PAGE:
Data First
Data first means starting with a real use case, an actual problem with a clear scope, as opposed to structure first where you try to predict the long-term model your application might be using one day. Interestingly, RDF supports both approaches. The latter is still dominant in the semantic web community, often leading to the impression that writing an ontology is the recommended way of getting started with RDF. I suggest giving Data first a try, especially if you want your application to Get Real as quick as possible. You may have to scribble the basic triple/graph structure on a paper, but that is usually all that is needed to start. Just think of the first data item and design the input form (on paper and as HTML mockup). When this is done, you need program the code to store data coming from a submitted form, but again, RDF helps us keep things simple.

RDF-generating Forms
For easier editing, separate the form definition method (dooit/Dooit_getItemForm.php) from the main controller. If you open it in a text editor (or see Listing 1, which is a copy of the method), you can see that the form is built from a simple array of field definitions. The editable fields section is where you define the visible input fields. Following the mockup, only two fields are considered for now, the to-do item’s summary and a comma-separated list of tags:

.../* editable fields */'summary' => array('required',  'label' => 'Summary',  'term' => 'ical:summary',),'tags' => array('required',  'label' => 'Tags',  'term' => 'dc:subject',  'value_type' => 'csv',  'info' => 'comma-separated'),...
 
Figure 3. To-do Item Form: The underlying system auto-generates RDF from the provided form field definitions. It also assigns a web-friendly identifier to each created entry, which becomes handy should you want to publish your to-do list at some later stage, or if you plan to combine it with external data sources.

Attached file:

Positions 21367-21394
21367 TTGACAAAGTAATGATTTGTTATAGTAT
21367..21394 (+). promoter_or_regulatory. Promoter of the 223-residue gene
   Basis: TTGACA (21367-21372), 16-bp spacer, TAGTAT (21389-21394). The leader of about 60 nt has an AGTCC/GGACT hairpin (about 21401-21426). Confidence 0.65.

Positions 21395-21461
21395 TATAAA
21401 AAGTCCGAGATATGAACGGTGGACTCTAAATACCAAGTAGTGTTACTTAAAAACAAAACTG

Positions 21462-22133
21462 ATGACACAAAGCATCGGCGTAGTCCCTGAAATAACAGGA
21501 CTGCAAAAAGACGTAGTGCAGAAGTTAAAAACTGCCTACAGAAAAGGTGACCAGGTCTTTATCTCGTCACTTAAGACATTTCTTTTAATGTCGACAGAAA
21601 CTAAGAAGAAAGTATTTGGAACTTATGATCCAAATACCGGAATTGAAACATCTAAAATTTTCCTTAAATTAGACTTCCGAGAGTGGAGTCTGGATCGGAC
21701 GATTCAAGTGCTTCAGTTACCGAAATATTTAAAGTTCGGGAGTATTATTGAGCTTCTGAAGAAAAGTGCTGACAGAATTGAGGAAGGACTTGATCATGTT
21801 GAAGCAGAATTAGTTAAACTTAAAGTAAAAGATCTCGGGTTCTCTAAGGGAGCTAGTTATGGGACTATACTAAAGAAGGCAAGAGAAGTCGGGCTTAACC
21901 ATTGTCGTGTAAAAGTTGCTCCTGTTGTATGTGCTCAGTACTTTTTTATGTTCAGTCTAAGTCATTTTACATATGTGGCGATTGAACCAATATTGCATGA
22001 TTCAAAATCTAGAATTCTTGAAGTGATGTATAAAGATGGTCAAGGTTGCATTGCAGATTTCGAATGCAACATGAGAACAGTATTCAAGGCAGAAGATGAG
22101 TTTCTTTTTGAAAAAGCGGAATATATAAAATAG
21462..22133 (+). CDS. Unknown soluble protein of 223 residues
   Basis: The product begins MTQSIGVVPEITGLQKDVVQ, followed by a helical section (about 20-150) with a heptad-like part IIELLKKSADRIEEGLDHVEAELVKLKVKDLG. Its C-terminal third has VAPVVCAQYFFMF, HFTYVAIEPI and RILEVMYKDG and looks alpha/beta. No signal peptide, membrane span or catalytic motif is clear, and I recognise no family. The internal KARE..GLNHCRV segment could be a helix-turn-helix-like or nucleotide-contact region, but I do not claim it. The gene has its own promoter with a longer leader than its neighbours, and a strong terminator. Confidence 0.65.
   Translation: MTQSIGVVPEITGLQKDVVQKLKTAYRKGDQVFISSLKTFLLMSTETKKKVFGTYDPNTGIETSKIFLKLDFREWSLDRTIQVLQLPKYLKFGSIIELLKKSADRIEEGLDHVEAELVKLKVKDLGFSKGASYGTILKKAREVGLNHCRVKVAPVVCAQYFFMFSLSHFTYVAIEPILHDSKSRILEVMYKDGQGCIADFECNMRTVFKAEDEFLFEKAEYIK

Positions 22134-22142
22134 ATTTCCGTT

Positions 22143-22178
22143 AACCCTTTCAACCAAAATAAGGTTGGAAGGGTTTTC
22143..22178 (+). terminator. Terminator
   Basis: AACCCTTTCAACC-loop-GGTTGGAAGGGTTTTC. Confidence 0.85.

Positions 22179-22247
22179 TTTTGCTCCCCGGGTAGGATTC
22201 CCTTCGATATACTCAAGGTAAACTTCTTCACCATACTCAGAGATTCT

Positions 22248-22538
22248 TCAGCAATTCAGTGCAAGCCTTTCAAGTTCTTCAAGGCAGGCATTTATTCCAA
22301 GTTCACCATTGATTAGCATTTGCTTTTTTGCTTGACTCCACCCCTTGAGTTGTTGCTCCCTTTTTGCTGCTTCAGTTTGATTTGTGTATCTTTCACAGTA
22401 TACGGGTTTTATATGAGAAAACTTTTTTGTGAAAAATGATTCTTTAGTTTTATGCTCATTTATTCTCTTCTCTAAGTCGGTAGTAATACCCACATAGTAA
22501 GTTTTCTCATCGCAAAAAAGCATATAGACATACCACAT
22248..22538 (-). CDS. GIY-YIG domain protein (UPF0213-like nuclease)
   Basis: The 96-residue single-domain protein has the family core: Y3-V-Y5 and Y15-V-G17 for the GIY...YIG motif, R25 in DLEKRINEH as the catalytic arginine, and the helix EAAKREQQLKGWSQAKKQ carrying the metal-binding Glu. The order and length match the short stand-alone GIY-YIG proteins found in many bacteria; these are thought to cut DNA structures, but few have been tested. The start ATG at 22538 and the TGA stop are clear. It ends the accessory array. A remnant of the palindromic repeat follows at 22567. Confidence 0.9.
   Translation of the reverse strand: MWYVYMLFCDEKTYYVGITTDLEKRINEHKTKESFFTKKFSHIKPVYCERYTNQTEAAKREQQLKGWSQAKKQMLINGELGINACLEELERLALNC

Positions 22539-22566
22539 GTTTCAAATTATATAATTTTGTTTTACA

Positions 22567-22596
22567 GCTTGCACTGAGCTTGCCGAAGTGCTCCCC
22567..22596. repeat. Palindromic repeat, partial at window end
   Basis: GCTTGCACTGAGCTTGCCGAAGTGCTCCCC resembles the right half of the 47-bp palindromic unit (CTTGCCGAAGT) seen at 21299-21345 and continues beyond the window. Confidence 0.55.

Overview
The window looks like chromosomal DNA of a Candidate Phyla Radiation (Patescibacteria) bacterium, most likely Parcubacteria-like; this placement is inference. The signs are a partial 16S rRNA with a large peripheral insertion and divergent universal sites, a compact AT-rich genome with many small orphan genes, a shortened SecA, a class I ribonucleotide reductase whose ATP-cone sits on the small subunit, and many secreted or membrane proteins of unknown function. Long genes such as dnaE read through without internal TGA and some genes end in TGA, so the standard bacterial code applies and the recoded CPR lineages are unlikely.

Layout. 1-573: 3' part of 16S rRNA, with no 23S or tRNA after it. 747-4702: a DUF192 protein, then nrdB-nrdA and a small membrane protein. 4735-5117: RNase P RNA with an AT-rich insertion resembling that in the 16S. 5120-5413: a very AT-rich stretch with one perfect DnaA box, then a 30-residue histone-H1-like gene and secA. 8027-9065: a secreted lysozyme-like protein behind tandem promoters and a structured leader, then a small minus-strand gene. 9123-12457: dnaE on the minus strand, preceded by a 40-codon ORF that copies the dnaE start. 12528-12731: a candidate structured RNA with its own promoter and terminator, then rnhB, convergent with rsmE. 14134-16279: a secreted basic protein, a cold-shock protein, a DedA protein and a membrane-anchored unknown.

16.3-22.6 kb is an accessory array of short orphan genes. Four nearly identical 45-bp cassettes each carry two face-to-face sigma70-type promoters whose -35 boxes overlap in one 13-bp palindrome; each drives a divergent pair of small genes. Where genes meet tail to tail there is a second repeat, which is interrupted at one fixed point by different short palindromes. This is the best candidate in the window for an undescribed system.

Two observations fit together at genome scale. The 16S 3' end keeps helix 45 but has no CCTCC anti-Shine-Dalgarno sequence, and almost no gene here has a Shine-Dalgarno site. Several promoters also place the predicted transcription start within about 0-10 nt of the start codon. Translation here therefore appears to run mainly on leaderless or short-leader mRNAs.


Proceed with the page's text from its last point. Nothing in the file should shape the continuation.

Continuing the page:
The term key is important, it indicates the RDF relation to use when the submitted form data is converted to RDF triples (namespace prefixes are defined in config/sys.php). Figure 3 shows the HTML form generated by these field definitions.

What exactly happens when the form is submitted? The framework auto-generates an RDF graph by combining the received data with the term indicators specified in the form definition. These triples are then saved using a SPARQL INSERT query. SPARQL (http://www.w3.org/TR/rdf-sparql-query/), the RDF query language, works similar to SQL, but it is optimized for graph-shaped data and web repositories.

Write operations in SPARQL are not standardized yet, but there is only a small number of related proposals and they are likely to converge sooner or later (dooit uses SPARQL+ internally to enable INSERT operations).

Building a simple RDF graph from the form values can help you keep the amount of custom code at a minimum, which in turn minimizes the cost of changing your application later. Before you start thinking of new features, you still have to replace the static mockup lists (active and completed items and tags) with real data.

SPARQL-driven Views
As already mentioned above, using SPARQL as a data access mechanism allows you to query your dataset at the graph, not at the storage level. SPARQL has some additional benefits (such as multiple result structures and formats, or being able to retrieve data from remote RDF repositories), but it is basically like using SQL against a very simple, three-column table layout:

DESCRIBE ?todo WHERE {  ?todo a ical:Vtodo ;        ical:status "done" ;        dct:modified ?datetime . }ORDER BY DESC(?datetime)LIMIT 5

This DESCRIBE query returns the five most current to-do items marked as “done.” The results are then used to populate the field section of the to-do item template (dooit/t_item.php contains the complete template):

$o) { echo '' . $o['value'] . ''; } ?>